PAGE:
The reason the particular phrase needed some additional fire power (while certain other phrases and ideas did not) has to do with the its relation to the central issue in my “discussion” with Germansky. Germansky’s op-ed makes several statements and draws several conclusions that I fundamentally disagree with, but I felt it absolutely necessary to convey (though unfortunately not emphasize, as I couldn’t find the quotation), that I did accept at least some of his premises. It is very hard to argue with someone without agreeing with them on a few basics. In spite of Germansky’s straw man arguments to the contrary, advocates of the free market (I speak mainly for libertarians of Austrian persuasion, albeit as a layman) do not have Utopian ideals, and reject the idea of mankind’s and society’s perfectability.
The premise that we all agree on is that of man’s imperfectability, more or less the same as his fallibility. He is unable to create Utopia (Greek for “No Place,” though true Utopians think it is Greek for “Good Place”). There are, of course, different ways of putting this idea to words. The Christians have their Doctrine of Original Sin. A number of other religions also acknowledge that man, while confined to earth, cannot create his own heaven. The secular humanist might think more in terms of man being a superior being, but an evolved (perhaps still evolving) animal nonetheless, and that when push comes to shove, survival, at least in the subconscious of the individual, trumps any notion of moral duty or value.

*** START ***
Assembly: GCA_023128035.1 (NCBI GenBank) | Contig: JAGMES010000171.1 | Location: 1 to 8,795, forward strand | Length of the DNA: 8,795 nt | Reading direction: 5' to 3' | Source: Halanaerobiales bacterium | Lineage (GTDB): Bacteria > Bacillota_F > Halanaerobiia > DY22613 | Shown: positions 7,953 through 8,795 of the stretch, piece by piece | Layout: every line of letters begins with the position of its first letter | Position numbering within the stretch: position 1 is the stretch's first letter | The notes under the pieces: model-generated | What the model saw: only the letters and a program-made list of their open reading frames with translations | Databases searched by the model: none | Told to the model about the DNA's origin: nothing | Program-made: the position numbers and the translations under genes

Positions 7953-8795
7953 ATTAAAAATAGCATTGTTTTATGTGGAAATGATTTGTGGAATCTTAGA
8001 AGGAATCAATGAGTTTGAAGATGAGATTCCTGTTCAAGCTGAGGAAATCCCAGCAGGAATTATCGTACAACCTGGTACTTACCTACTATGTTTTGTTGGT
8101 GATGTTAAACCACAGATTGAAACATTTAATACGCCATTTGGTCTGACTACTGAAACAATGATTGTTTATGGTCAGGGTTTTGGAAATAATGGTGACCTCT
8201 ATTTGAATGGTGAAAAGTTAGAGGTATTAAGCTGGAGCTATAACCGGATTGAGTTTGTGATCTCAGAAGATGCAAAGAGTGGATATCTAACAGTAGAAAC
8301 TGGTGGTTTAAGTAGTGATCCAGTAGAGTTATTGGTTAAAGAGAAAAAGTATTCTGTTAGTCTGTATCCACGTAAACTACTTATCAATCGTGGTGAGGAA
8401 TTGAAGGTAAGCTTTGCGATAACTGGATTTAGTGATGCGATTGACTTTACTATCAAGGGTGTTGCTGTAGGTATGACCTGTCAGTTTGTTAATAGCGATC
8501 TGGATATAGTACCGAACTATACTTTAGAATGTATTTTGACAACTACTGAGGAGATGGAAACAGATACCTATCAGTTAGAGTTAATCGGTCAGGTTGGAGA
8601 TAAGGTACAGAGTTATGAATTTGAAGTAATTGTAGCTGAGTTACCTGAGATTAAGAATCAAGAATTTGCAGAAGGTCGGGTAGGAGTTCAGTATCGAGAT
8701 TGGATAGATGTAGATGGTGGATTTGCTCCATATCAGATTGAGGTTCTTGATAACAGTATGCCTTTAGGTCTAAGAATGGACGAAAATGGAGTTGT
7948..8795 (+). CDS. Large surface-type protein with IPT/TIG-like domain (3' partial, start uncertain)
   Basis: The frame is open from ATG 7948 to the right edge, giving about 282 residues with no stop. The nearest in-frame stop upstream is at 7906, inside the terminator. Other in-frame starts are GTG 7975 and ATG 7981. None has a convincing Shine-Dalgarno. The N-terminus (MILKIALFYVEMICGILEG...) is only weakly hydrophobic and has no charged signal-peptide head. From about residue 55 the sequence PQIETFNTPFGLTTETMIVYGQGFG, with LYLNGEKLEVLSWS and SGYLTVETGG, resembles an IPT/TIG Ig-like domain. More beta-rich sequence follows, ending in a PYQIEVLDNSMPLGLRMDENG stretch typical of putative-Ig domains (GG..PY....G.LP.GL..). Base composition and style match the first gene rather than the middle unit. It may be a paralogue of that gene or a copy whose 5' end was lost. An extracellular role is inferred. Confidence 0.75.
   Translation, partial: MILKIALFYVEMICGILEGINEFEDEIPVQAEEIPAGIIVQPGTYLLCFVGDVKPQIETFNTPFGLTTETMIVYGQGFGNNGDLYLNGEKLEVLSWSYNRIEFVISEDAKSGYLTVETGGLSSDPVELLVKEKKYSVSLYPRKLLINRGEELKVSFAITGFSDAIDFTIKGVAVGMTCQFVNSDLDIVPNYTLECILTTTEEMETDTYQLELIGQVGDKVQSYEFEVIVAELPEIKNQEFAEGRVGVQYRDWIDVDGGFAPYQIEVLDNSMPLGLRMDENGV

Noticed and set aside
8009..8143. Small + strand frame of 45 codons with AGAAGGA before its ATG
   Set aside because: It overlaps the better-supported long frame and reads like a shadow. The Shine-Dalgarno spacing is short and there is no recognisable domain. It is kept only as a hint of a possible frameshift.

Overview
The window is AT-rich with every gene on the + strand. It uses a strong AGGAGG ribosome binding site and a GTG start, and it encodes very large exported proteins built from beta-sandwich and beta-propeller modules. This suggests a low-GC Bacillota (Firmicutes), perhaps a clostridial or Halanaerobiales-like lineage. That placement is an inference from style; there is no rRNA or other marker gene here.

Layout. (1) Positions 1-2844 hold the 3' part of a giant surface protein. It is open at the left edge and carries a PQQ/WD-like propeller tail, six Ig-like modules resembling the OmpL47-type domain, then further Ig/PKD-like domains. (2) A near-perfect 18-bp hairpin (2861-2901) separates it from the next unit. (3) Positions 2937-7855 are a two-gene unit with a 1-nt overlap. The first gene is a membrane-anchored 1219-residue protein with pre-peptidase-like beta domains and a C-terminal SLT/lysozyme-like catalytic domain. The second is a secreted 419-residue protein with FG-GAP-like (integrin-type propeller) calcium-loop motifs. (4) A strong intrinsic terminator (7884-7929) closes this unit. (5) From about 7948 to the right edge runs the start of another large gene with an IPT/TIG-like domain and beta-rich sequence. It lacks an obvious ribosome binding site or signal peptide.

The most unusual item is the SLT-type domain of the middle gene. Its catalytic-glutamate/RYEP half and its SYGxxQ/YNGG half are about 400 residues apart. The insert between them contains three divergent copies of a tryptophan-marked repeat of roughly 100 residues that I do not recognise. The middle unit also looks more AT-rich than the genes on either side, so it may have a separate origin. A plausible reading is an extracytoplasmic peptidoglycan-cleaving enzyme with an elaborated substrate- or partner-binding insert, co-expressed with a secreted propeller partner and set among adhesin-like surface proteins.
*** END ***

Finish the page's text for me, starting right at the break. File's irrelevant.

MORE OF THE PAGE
[Let me briefly pause here, before going on to show how Germansky and Schumpeter each have their own version of the above premise, to say that this piece, came largely out of the blue as several things came together right before me. I have already explained some of this, but while the iron is still hot, I would like to strike it again. That’s why I am giving a shout out to Rick Searle and Giulio Caperchi, two fellow bloggers with whom I have had similar (but less one-sided) discourses, more on which is hopefully to come in September. Searle has gotten me interested in the topic of Utopia of late, and Caperchi has some similarities to Germansky, in that they both argue for a separation of the political sphere from the economic, though the latter is much more rigid.]
Barry Germansky has his own philosophy, which he dubs Pseudo-Practicality (though what little I know of it would better be described as Quasi-Practicality) states that all human thoughts are mere abstractions, that all abstractions are inherently contradictory, but that some (perhaps to be determined through trial and error, or just logical deduction) are less contradictory than others. He also maintains (quite rightly) that societies based on the least contradictory abstract concepts, though still imperfect, are preferable to more contradictory forms of societal conduct or structure.
Clearly, at least in his philosophy, Barry Germansky rejects Utopianism. But then comes the rub. What he advocates in terms of societal behavior and hierarchy violates his own philosophy. Hyperdemocracy and legal positivism, and their products (ranging from the socialist dictatorship to the special-interest oligarchy to the “benign” welfare state) are among the most highly contradictory (and therefore Utopian relative to the claims made for them by their apologists) societal configurations imaginable. I feel that I (will) have shown this (in due time), hopefully within the scope of my discussion(s) with Germansky.
Not to be outdone, Schumpeter also had something to say on this, the imperfectability of man and society. Which brings me at long last to the quotation (Which I did eventually find, buried deep in my files, as it was in a format that made it impossible for my internal search application to find it using any keywords. I basically just happened upon it after becoming demoralized and giving up entirely.) itself, which was first published in 1911: